John Nickel grew up on a small, mixed family farm near Miami, Manitoba. As a young man he became familiar with many aspects of production agriculture as well as with logging. After serving a 16-year employment in the purebred cattle industry in Manitoba, he moved with his wife, Raylene Frankhauser Nickel, to North Dakota in 1990. After taking over the Frankhauser family farm near Kief, he began implementing management practices that would rejuvenate soil and develop livestock genetically adapted to thriving on forage-only diets. His long-held vision for using draft horses to accomplish the labor of feeding hay to cattle in winter came to fruition.
John was a man of thought and when presented with questions, he had ready answers. A young friend once asked him, "What has God entrusted to you, and what is it that gives meaning to your life?"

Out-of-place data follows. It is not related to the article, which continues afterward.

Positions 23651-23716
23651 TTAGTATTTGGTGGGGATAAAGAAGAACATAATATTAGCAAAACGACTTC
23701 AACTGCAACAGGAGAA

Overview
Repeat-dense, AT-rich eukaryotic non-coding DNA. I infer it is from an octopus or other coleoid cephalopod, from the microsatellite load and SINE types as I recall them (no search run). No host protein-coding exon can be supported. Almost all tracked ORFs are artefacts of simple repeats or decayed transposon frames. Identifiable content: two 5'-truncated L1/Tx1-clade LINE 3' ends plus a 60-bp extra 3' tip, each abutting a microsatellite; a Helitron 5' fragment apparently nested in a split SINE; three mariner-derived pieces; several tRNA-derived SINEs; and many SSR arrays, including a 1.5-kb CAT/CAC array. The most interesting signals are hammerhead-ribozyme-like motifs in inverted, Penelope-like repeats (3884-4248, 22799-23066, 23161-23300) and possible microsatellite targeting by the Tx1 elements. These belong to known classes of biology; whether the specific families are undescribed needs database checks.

John's reply: "We have been entrusted with a responsibility to each other. We have also been entrusted with our relationship to God and what He teaches us as people to live in a humble spirit and to simply live with what we have. Jesus' existence was humble; he consorted with [those others found socially unacceptable].
"Meaning comes from our relationship to God and not our position in society.
"The partnership with the animals, preserving their place in what we do and preserving it with an order of dignity is also what creates meaning in my life.
"Our relationship to place will be a part of a legacy we leave for future small farmers. When we have relationship to place, [it holds] our identity, meaning this is where we are, this is what we do, and this is where we release our creativity. Leaving this idea for future farmers to adopt is what gives my life meaning."